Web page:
Rory's Blog - What do the big ones eat?

During the summer months the British Isles hosts the second largest fish on earth, the basking shark (Cetorhinus maximus) growing to a maximum size of 12m. They come here following their main food source, plankton, which blooms in the waters surrounding Britain during the summer months.  This forms the basis of many trips to the Isle of Man and other hotspots during these summer months.  Basking sharks are among only 3 species of filter feeding sharks, the others being the megamouth shark, Megachasma pelagios, and the whale shark, Rhincodon typus.

Basking Shark 2011

While basking sharks are found in all temperate waters their larger counterpart, the whale shark is only found in tropical and subtropical waters. Very little is known about whale sharks which reach a maximum reported size of 20m yet somehow there were only 320 documented sightings before 1986. What we do know about the whale sharks comes from the 13 predictable aggregation found throughout the world annually the largest of which is found of the Atlantic coast of Mexico around the Isla Mujeres in early July . Yet all but one of these aggregations are comprised of immature (>6m) males. Yet in the Galapagos islands, where the Galapagos Conservation Trust (GCT) is involved in the Galapagos Whale Shark Project (GWSP) has access to the only pregnant female whale sharks found in the world.

Jonathan Green 2012-Pregant whale shark

This project has been running since the mid-90s and with new technology is now involved in tracking projects of these giants. Expeditions have taken place every cold season (June-December) since 2011 tagging individuals, the largest whale shark tracking project one earth. All in order to understand more about the largest fish on earth. Combining this data with tracking data GCT has begun to understand why the whale sharks are there. It may seem obvious but beforehand there was no evidence, but the main reason these pregnant individuals are passing through the Galapagos and into equatorial waters is food, zooplankton to be precise.

While we don’t know where these animals give birth it seems likely that it is in the deep Pacific Ocean, with the Galapagos acting as a sort of service station. So like the British Isles the Galapagos archipelago hosts some of the largest creatures on earth, eating some of the smallest.

For more information about the work GCT does please visit our website

and if you are specifically interested in whale sharks please visit the series of blogs detailing the recent discoveries of the GWSP and threats that they face click here.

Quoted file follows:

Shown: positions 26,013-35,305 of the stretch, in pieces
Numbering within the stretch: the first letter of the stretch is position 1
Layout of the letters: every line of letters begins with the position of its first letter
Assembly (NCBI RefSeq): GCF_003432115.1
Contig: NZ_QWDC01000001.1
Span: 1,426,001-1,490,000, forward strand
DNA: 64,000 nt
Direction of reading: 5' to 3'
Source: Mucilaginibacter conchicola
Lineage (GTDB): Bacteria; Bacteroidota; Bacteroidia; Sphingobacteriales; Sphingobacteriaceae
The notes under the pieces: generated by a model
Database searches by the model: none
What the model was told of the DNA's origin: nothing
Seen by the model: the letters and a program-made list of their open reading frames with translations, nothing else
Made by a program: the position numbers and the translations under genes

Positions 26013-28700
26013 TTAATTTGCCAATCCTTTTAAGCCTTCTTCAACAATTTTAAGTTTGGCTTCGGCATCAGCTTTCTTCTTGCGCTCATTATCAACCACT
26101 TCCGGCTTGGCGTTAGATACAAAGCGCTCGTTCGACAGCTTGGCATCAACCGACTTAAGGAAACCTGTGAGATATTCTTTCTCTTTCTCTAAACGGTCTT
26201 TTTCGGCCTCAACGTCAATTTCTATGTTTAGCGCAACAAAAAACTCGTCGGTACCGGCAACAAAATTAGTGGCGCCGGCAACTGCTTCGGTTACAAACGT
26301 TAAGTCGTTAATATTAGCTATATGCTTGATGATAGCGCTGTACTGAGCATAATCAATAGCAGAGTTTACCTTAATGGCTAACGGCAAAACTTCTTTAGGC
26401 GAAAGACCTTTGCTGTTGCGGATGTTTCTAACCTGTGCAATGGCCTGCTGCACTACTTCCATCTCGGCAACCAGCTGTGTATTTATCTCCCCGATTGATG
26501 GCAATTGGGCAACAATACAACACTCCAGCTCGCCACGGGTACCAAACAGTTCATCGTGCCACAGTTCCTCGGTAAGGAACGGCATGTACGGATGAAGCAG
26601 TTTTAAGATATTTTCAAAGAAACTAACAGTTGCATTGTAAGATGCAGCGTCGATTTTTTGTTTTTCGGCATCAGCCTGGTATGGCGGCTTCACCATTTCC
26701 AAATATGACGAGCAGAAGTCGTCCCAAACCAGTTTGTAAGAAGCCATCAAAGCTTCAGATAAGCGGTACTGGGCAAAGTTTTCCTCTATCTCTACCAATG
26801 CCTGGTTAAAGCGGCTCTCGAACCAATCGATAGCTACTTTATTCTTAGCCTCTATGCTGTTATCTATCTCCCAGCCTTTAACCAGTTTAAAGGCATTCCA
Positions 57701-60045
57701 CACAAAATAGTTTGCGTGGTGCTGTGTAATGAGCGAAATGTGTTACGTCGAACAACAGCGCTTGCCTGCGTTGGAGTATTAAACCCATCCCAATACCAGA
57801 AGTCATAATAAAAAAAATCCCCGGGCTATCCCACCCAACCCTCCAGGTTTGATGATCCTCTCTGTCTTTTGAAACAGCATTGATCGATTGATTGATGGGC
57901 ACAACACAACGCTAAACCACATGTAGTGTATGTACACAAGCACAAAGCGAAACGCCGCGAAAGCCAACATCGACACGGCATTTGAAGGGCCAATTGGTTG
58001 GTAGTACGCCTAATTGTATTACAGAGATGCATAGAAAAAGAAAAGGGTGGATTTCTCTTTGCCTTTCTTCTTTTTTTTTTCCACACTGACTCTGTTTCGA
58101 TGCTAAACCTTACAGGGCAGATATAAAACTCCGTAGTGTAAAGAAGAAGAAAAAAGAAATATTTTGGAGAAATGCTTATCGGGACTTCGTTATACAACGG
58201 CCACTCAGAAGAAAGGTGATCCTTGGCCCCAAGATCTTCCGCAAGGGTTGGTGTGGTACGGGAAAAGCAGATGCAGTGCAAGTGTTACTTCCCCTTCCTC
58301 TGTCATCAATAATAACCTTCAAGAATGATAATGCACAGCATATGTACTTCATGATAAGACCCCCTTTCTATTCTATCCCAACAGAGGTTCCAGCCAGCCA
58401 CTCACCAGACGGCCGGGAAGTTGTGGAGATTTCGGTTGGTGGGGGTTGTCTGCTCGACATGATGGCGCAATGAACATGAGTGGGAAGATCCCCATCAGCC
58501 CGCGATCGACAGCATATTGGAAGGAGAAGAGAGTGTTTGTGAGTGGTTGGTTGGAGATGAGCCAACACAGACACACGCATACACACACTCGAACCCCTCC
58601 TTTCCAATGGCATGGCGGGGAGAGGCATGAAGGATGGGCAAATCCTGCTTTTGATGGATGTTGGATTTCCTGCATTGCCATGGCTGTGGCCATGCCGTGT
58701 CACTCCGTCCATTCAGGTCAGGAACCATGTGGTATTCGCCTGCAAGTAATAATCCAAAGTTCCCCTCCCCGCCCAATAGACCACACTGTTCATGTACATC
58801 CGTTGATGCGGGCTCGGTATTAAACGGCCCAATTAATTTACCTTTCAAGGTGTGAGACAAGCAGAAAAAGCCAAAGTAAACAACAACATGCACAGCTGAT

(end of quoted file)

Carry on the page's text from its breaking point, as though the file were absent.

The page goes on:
Wednesday, 27 May 2015

998...and Counting

Today I looked at the Sea-Changers Facebook Page and noticed we have 998 page likes. And it got me thinking about what a long way Sea-Changers has come. 

In 2011, Sea-Changers began with a simple vision. To harness the power and potential of all those who love the sea or run sea related businesses to raise money for marine conservation in the UK.  Four years later and we have now given out over 20 marine conservation grants to UK projects ranging from Newquay Marine Group​, National Lobster Hatchery, Surfers Against Sewage, Marine Conservation Society, and Craignish Community Group. This week we will announce who will receive our next round of funding grants.

We are on our way, with your help to creating sea change around our shores. We have done this through the fantastic support of some amazing people and, some amazing businesses such as Hebridean Island Cruises, ASAP Supplies, Mike’s Dive Store, Andark, Channel Yacht Sales. And we need your help to create more. You can help us grow, achieve more, create more Sea-Change right now. Here’s how:

Spread the word - Share this post on your Facebook page and ask your friends to like our Facebook page or follow us on Twitter. We are nudging 1000Facebook  likes so it would be great to see numbers sour this week.

Text for Change – If everyone of our Facebook family texted SEAS10£1 to 70070 today we could give that money directly to a vital marine project in the UK...a thousand pounds! Though we funded some great projects this Spring, there are always some projects we can’t fund due to lack of available funds. You can change that for us right now for less than the price of a cup of tea.

Get involved - We are a volunteer run organisation and we are recruiting volunteers right now. If you would like to know more or get involved we would love to hear from you. Please email for more information.  

Thank you

Sea-Changers Co-Founder  

Monday, 25 May 2015

Salty Sam’s Adventures

We love our guest blogs at Sea-Changers and this month I am thrilled to welcome a post from Christina Sinclair. Christina has developed her own blog site which tells the story of Salty Sam. In 2008 Christina created e Salty Sam in her children’s book Salty Sam and the Windy Day. The book is the story about a lighthouse keeper.Sam has a huge enthusiasm for life.  He is an animal-lover who cares about the environment.  He plants trees and is careful to recycle. Christina's blog is a lovely read for all children and a great educational resource and we would love to spread the word about it to increase readership.  - A mist for all kids who love the sea and want to learn more about it in a fun and educational way. So over to Christina: